This needs to be a Congress focused on jobs and the economy. One way my Republican colleagues and I have demonstrated our resolve to restore America's fractured fiscal house is by banning earmarks. I was pleased to hear the President is following our lead in putting an end to wasteful pork-barrel projects.
As the Chairman of Education and the Workforce Committee, I am pleased the President highlighted education reform as one of his priorities. As I did last week when Secretary of Education Arne Duncan and I visited Crystal Lake Elementary School in Lakeville, I am continuing to seek input from principals, teachers, parents, and students on what is working - and what is not working - at the school level and whether federal policies are supporting or hindering the work schools across the country are doing to ensure students are prepared to succeed.
Later this year, in its second-largest deployment since World War II, the Minnesota National Guard will send more than 2,400 troops - the famed "Red Bulls" - to the Middle East. As a member of the House Armed Services Committee and a veteran of the Marine Corps, I was pleased to hear the President reiterate his commitment to winning the war against Islamist extremists. Through initiatives like "Beyond the Yellow Ribbon," we must ensure we take care of our sons and daughters in uniform, and their families.
I encourage the Administration and Congressional Democrats to join Republicans in showing we are serious about restoring trust between the American people and those elected to represent them. I encourage Washington to heed the calls of the American people to do what we were sent here to do - provide security and freedom for our country, restore economic certainty, and enable America's job creators to put our nation back to work.
Posted at 7:18 AM on January 26, 2011
by Tom Scheck
Filed under: Daily Digest
President Obama urged the nation to move together or suggested it wouldn't move at all. Those were part of his comments at Tuesday's State of the Union address. He called this the nation's "Sputnik moment."
You can watch the speech here.
The Fact-checker goes through President Obama's speech.
Wisconsin Congressman Paul Ryan offered the traditional GOP response. He urged Obama to join them in cutting spending.
DFL Sen. Amy Klobuchar is making it known at this year's State of the Union that she's reaching out to business leaders. Klobuchar will be on MPR's Morning Edition this morning to discuss her reaction to the State of the Union.
Minnesota's Med Tech companies are hoping for a better 2011.
DFL Sen. Al Franken says he's inspired by Obama's pleas to invest in public works projects to remain competitive but said the job of finding compromise will be difficult. You can see his comments here (with video).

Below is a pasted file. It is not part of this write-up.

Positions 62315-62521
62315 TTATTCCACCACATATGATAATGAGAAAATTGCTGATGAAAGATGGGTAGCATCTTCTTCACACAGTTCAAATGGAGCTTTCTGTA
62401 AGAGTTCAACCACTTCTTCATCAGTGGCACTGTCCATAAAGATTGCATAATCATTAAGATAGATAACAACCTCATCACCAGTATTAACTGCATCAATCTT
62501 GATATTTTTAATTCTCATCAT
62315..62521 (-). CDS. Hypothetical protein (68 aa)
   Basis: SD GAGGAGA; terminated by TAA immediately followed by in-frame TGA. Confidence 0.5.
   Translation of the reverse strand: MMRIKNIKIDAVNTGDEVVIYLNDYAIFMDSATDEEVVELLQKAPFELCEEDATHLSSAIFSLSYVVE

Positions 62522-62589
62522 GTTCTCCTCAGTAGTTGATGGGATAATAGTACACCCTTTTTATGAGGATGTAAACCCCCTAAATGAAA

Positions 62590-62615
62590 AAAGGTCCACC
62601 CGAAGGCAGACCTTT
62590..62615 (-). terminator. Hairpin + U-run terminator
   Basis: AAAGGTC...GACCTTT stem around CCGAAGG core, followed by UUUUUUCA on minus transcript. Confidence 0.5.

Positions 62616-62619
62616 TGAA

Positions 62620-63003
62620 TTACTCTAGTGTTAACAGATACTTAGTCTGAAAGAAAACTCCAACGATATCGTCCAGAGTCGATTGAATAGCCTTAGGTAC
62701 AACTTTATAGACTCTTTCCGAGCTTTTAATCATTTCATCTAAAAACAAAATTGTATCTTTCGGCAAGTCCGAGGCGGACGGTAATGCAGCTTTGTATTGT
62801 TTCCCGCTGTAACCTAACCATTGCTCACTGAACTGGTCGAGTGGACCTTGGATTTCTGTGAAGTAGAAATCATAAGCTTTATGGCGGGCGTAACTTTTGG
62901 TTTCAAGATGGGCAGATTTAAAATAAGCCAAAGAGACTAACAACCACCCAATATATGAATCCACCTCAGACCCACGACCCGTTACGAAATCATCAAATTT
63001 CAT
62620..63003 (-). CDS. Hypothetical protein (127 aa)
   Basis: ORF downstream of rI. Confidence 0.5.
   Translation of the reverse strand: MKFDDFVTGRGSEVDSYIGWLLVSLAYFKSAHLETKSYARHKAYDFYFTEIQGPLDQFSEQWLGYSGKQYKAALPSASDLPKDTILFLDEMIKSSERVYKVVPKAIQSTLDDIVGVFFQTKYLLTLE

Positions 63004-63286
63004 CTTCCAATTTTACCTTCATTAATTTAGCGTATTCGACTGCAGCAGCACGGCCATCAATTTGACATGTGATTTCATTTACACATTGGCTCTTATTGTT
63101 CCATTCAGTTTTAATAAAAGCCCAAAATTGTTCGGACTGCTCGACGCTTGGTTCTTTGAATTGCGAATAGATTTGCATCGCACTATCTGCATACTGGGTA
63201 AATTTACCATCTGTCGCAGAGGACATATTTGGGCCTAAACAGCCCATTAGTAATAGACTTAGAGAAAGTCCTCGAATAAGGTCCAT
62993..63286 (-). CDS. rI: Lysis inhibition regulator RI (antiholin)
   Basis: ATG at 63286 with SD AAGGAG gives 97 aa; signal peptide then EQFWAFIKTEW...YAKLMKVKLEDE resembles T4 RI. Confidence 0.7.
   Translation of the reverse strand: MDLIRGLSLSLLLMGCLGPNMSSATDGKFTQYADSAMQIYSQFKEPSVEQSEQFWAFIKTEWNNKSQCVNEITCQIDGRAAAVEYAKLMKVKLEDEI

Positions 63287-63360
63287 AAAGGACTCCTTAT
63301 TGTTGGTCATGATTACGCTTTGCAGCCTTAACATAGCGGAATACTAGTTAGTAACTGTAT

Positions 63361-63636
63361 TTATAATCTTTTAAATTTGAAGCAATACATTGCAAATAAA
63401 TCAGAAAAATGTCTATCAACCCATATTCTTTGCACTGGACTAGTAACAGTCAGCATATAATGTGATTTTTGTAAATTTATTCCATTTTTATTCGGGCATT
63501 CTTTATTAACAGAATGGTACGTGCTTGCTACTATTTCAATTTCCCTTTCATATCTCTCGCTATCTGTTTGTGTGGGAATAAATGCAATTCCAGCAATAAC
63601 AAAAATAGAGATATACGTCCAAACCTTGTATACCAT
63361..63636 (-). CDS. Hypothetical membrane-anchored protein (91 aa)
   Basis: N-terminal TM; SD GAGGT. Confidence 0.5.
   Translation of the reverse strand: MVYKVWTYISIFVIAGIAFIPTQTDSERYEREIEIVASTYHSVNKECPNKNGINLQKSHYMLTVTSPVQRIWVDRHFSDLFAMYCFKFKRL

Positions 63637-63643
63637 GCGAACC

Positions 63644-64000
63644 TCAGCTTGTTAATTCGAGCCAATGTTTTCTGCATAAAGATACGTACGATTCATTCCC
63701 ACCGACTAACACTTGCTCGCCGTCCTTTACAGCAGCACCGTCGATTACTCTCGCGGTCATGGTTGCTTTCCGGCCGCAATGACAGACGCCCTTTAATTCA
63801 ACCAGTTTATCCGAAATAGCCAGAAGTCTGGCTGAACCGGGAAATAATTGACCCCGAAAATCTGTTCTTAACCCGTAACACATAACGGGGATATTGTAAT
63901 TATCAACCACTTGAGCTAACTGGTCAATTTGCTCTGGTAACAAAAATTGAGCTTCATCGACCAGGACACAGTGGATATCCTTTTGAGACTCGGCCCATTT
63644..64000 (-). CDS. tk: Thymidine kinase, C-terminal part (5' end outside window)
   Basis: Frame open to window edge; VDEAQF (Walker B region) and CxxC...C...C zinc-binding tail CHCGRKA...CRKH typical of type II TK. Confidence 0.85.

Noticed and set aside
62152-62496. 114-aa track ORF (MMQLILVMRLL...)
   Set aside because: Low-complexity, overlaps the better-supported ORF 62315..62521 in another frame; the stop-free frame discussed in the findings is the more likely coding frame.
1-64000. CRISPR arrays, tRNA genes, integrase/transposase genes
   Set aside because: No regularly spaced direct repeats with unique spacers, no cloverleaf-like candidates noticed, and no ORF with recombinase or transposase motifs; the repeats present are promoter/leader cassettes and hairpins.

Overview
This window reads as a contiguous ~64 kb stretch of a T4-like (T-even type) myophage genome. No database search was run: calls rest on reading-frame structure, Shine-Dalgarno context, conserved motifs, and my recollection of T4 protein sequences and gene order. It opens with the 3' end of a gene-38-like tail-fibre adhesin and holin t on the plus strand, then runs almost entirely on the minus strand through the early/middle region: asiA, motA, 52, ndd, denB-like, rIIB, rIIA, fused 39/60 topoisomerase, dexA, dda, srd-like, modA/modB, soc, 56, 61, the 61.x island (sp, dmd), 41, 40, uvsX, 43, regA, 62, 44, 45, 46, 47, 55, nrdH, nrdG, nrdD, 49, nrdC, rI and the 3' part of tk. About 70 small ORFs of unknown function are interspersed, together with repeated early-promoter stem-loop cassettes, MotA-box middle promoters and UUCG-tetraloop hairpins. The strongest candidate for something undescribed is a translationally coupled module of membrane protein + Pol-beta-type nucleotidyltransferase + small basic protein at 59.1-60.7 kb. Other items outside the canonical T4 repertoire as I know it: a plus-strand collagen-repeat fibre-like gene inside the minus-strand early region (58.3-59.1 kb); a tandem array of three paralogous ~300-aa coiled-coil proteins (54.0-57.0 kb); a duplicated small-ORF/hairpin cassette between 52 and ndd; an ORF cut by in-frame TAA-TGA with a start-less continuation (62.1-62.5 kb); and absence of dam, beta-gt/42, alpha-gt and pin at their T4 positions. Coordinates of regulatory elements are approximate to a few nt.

Minnesota's U.S. House members took part in a rare lunch meeting to discuss issues.
Several members of the delegation will attend DFL Sen. Al Franken's hot dish competition today.
DFL Rep. Tim Walz says he hopes the Democrats and Republicans can work together. Here are his thoughts (with video).
Here's GOP Rep. John Kline's reaction. Kline will be on MPR's Morning Edition today to talk about the State of the Union.
GOP Rep. Erik Paulsen speaks out against increased spending but is hopeful about Obama's call for bipartisanship. View his comments here.
DFL Rep. Betty McCollum says she wants to help President Obama succeed (with video).
DFL Rep. Keith Ellison has mixed feelings about the speech. Here's his reaction (with video).
DFL Rep. Collin Peterson said media hype around seating for the State of the Union is "foolish."
GOP Rep. Chip Cravaack spoke out against raising the debt limit during an interview with MPR. He's worried the nation may go the way of Iceland.
The U.S. Senate appears closer to making changes to the nation's filibuster rules.
Check here to see how top Minnesota companies spend on lobbying.
An executive at Chipotle responds to an immigration audit that occurred last week.
Under the Dome
Governor Mark Dayton has a closed door cabinet meeting today.
He's headed to Jackson, MN on Thursday to discuss economic development issues.
Minnesota's Education Commissioner called Minnesota's 4th and 8th grade science proficiency test results shocking.
Hundreds have applied to be on the Metropolitan Council.
Senator says a rejection e-mail to the Minnesota Nurses Association was a mistake. GOP state Sen. Scott Newman's office told the union it wouldn't meet with him because it supported his opponent.
PolyMet hires former MPCA Commissioner Brad Moore as a lobbyist.